As COVID-19 puts most summer vacations on hold, porches are claiming their role as America’s favorite place to enjoy a cocktail and an alfresco dinner. The porch is one of the few places to gather among masked neighbors and friends.

The rewards of devoting some time to decorating the porch will last throughout the summer!

Top Five Decorative Items:

Before . . . 

Original Front Porch

After . . . 

Before-and-After Porch Makeover

Before-and-After porch makeover . . . now it’s time for a frosty pitcher of lemonade and a visit with neighbors!

From 0 to 1,800

From 0 to 1,800

From 0 to 1,800 – This is the number of face masks produced in response to the COVID-19 crisis.

Launching a food blog in January 2009, I began sharing my life-long pursuit of cooking southern cuisine at its best! Since then, I have tested and typed recipes, photographed and written about food for my food blog,

In 2009, a crazy thing happened . . . my original Blue Ribbon Lemon Cake won ‘Best of Show’ in the State Fair of Texas cake contest. This victory led to competing in Oprah’s cooking contests and a guest appearance on The Oprah Winfrey Show. Several years later, my friend, Grace-anne and I competed on a Food Network Show with Bobby Flay.

On March 17th, 2020 everything changed. The coronavirus pandemic and shelter-in-place orders affected our world. On April 2, a friend called with the news that Dallas County Judge Clay Jenkins might soon recommend face masks. Although it was uncertain, I followed my intuition, put my food blog on hold and focused all of my efforts on a new line of stylish face masks. Risky at the time, the quick response paid off by vaulting my face masks production ahead of other startups.

Drawing from my experiences with Susan Apple, Inc., an apparel company I founded in my college dorm room in 1982, I took some tools of manufacturing apparel in the 80’s and 90’s fashion industry and retooled them for face masks production. Drafting a pattern, sewing the first sample, searching for local seamstresses, estimating and ordering fabrics and elastic.

Within days, I posted about my new face mask project on Facebook. Years of dedication to cultivating a large Facebook/Instagram following and food blog following gave me the chance to reach a wide audience. It paid off with steady stream of orders. The first face masks were delivered within a week. Since this day, Susan Apple, Inc. has become known as a reliable source for stylish face masks. Orders have been shipped from coast to coast. New orders are received daily.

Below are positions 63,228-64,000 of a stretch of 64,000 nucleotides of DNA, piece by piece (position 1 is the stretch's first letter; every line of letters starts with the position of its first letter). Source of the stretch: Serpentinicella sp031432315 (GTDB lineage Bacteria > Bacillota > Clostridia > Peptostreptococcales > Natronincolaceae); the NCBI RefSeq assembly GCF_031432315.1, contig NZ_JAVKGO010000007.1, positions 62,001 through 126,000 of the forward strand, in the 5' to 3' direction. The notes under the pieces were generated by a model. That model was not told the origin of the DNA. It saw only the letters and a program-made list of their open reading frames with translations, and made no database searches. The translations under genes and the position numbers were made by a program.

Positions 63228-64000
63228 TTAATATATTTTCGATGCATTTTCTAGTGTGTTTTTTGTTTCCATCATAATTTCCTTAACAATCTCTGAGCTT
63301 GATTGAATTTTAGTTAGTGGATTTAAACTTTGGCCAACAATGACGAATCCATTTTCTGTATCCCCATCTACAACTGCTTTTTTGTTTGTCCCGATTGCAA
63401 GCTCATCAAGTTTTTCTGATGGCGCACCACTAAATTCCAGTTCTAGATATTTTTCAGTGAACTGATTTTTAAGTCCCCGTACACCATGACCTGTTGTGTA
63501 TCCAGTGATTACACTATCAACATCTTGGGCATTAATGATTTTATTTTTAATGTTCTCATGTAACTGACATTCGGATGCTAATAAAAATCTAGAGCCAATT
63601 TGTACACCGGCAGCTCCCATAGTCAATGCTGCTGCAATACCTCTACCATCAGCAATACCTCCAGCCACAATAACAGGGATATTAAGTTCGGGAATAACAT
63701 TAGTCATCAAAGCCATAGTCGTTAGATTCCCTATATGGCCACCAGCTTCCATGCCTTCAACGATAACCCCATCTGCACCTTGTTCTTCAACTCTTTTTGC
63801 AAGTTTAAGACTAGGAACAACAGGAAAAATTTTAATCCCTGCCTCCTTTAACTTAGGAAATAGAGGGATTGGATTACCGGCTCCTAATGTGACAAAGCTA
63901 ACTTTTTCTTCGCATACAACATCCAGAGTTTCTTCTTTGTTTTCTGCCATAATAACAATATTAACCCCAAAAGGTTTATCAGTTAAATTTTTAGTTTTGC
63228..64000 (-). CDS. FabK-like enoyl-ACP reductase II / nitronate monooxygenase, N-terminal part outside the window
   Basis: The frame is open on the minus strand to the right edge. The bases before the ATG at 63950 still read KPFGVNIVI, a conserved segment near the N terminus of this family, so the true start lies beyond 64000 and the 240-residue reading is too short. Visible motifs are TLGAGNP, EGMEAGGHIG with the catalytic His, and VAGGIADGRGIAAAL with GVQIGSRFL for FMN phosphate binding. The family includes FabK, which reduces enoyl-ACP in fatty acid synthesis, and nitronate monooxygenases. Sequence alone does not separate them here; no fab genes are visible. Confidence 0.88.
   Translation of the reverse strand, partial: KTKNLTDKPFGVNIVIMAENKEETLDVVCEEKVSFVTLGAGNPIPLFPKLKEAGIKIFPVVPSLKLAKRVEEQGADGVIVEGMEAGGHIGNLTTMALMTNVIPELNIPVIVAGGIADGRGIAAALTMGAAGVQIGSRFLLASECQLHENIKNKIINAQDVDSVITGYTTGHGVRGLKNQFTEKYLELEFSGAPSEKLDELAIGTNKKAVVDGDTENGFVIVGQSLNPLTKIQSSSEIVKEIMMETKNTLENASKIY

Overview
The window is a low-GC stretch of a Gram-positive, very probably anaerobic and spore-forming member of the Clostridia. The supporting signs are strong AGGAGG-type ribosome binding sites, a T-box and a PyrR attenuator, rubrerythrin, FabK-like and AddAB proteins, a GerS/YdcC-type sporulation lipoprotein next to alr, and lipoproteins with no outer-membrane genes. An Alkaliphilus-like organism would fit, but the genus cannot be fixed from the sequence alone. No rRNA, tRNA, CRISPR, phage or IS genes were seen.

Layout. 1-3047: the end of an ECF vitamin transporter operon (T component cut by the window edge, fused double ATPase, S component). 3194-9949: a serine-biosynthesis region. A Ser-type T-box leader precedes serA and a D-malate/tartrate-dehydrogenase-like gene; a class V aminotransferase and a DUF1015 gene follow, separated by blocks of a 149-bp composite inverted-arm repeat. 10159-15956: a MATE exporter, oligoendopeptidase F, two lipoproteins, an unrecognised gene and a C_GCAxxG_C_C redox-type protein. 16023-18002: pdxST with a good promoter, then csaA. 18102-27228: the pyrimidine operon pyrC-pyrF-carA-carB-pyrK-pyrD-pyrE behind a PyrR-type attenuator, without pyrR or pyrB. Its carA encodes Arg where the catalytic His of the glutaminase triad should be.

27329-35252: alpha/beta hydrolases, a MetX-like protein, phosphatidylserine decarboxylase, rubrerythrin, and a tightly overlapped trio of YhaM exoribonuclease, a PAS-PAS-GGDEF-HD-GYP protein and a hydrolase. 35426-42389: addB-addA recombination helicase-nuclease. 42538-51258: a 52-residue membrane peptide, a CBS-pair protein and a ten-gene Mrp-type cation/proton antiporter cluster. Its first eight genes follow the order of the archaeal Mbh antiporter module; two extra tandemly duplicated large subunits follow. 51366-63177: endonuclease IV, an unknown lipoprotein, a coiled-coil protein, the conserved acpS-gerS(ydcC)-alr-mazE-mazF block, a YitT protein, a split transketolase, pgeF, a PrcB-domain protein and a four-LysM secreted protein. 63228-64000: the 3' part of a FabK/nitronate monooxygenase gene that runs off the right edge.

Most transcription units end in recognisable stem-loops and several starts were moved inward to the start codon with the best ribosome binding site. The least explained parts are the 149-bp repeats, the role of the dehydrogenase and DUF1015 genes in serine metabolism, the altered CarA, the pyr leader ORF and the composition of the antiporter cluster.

The coronavirus has presented me with an opportunity to demonstrate that I have the resources and tenacity to manufacture top-quality products in the USA. Best of all, it has given me a chance to provide employment for local seamstresses.

Seizing this opportunity allows me to prove a thesis that I truly believe: people continue to appreciate better quality products over disposable quality so common in our world today. A fact proven by one face mask returned – and that was due to an accidental snip in the elastic. Such a low-return rate is unheard of in today’s global fashion industry.

Face masks are in stock and ready to ship!

Staying Passionate About What I Do

Staying Passionate About What I Do

Staying passionate about what I do is JT Osgood Hayler’s business motto. Her passion is contagious and resonates throughout The Songbird Society. When this coronavirus quarantine is behind us, step inside The Songbird Society and see for yourself!

At my recent appointment at The Songbird Society, I asked JT a couple of questions. Here is what I learned . . .

How do you stay passionate about your work?

JT said, “It takes practice.”

  • Practicing meditation
  • Listening to Eckhart Tolle.
  • Studying spiritual leaders.
  • Challenging myself to go deeper.
  • Being aware – reacting more positively.
  • Working out with a personal trainer

The Songbird Society’s atmosphere is calm and peaceful. How do you create this unique culture?

  • “Having empathy for people is a top priority.”
  • I do a lot of watching. I search for and hire people that share the things that are important to me.
  • Culture takes time. It’s a patina that doesn’t come overnight.
  • I value a salon with a tight knit community of a caring and passionate staff.

How do you handle the challenges of operating a salon?

  • I am watching and asking questions. If I see a problem, I don’t sweep it under the rug. I tend to talk about it. I have to be patient in order to nurture The Songbird Society’s culture.

Where does your inner strength come from?

  • Growing up in Louisiana.
  • I pray and pray.
  • I like to grow and evolve.
  • I really look at myself, when things happen? I ask, “What can I do?”

From The Songbird Society’s website, I learned how they continue to serve their clients while the salon is closed:

  • Favorite products and e-gift cards are available.
  • Touch up kits for your color are available.

The Songbird Society plans to re-open on Friday, May 1st 2020. We are looking forward to being together at The Songbird Society soon!